Special Issue Cover

By Andrew Price-Smith and Jackson Porreca

In March 2014 an 18 month-old boy died of the Ebola Zaire virus in the town of Meliandou, Guinea, near the porous borders of Sierra Leone and Liberia. The virus would soon spread inexorably throughout these three nations, moving from rural areas to the major cities, and rapidly overwhelming the health care system in these nations. The Ebola epidemic also constituted a significant threat to governance in the affected polities, and the chaos that the virus generated was ultimately deemed to be a threat to national security by policy elites in the region, and to international security by powerful actors including the USA and the United Nations Security Council. The ebola epidemic of 2014-15 also generated considerable socio-political destabilization throughout West Africa. From the index case in Guinea the contagion spread rapidly throughout West Africa, and thereafter it generated a sub-epidemic in Nigeria (20 cases), sparked minor outbreaks in Mali, Senegal, and resulted in small clusters of cases in Spain and the USA. While the international spread of the virus has now been largely contained, the diffusion of cases to Europe and North America illustrates the complexities of global health in the age of complex interdependence. As of September 9, 2015, the international community had witnessed 28,141 cases of Ebola, and circa 11, 291 deaths attributed to the virus.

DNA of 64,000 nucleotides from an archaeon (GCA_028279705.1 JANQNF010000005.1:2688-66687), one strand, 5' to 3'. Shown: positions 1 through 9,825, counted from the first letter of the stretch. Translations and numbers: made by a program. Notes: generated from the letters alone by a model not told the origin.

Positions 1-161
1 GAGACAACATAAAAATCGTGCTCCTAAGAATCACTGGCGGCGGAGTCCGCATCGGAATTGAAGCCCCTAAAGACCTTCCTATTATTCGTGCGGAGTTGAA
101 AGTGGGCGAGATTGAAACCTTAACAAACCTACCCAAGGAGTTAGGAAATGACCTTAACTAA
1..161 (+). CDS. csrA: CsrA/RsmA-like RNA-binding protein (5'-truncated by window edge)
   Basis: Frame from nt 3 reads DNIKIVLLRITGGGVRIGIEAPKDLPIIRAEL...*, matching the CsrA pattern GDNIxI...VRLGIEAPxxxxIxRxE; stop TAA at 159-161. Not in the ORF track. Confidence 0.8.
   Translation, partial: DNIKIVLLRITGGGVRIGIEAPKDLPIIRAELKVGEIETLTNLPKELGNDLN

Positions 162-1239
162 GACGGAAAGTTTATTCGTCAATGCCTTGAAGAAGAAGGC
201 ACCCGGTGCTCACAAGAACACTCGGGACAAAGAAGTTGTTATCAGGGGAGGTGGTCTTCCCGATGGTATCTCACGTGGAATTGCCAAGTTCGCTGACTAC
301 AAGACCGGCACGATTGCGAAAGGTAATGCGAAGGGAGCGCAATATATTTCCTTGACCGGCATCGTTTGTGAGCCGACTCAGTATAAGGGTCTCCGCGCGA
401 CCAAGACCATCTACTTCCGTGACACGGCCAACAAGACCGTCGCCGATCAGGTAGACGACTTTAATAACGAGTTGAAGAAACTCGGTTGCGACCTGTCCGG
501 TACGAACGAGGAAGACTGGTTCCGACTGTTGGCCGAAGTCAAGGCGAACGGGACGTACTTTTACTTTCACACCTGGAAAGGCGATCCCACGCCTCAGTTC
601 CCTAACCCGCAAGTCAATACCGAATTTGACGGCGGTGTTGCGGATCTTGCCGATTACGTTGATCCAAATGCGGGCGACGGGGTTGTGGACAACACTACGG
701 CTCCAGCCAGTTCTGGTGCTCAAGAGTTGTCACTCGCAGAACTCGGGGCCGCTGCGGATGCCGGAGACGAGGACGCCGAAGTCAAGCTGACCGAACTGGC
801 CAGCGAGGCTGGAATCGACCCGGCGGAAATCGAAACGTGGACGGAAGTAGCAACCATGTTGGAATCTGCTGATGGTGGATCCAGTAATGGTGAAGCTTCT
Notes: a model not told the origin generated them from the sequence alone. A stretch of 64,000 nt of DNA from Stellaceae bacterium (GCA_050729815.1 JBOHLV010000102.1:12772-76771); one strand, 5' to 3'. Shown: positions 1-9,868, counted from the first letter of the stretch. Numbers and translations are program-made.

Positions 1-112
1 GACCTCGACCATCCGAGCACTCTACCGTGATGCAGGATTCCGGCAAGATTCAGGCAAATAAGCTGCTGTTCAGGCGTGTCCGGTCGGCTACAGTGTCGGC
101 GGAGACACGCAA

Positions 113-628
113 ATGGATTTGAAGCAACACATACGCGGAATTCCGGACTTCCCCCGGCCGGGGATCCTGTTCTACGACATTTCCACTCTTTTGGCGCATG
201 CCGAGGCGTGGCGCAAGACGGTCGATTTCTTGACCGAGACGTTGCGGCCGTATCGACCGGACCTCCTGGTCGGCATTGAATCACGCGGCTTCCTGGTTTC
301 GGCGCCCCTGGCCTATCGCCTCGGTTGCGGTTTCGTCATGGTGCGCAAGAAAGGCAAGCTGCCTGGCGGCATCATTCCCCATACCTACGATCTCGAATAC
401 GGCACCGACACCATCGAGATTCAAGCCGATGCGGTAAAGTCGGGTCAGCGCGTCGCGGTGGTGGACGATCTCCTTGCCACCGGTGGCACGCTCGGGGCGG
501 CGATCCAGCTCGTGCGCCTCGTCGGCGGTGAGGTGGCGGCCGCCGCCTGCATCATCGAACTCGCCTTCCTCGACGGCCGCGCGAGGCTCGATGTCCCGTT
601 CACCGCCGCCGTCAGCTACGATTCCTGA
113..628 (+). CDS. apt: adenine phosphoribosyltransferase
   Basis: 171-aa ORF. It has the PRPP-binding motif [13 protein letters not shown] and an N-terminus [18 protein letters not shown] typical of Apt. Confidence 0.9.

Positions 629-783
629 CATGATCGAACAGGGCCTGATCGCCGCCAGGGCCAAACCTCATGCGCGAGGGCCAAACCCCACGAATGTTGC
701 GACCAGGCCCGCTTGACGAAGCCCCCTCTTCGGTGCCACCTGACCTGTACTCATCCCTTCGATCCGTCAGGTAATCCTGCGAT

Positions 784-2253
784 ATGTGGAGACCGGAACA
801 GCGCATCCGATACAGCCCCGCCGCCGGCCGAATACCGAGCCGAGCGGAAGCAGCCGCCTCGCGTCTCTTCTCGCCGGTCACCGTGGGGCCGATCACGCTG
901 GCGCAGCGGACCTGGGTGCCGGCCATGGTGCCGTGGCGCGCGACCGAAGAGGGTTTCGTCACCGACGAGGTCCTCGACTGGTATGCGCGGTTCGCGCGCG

Problematically, the virus appears to be endemic to portions of sub-Saharan Africa, a zoonosis that appears to exist in reservoirs of bats that range in a belt from West Africa through the DRC over to Uganda.  Thus, Ebola cannot be ‘eradicated’ from the region in any conventional sense of the term, and one may reasonably expect sporadic epidemics of the virus in the years to come.

The epidemic revealed many cracks in the systems responsible for global health governance. We argue that persistent problems in global health governance emanate from psychological processes that often affect structural and institutional responses, processes revealed in the Ebola epidemic of 2014-15. Specifically, we argue that effective political responses to contagion are often limited by the Fear/Apathy Cycle, an incessant oscillation between fear-induced (and often draconian) responses to emergent pathogens, and subsequent periods of apathy wherein policy makers (and civil society) become excessively sanguine about threats to public health. We argue that the Fear/Apathy Cycle contributed to the deficient initial response of many international organizations (particularly the World Health Organization), and that the Cycle also contributed to profound problems of governance within affected states during the Ebola epidemic of 2014-15.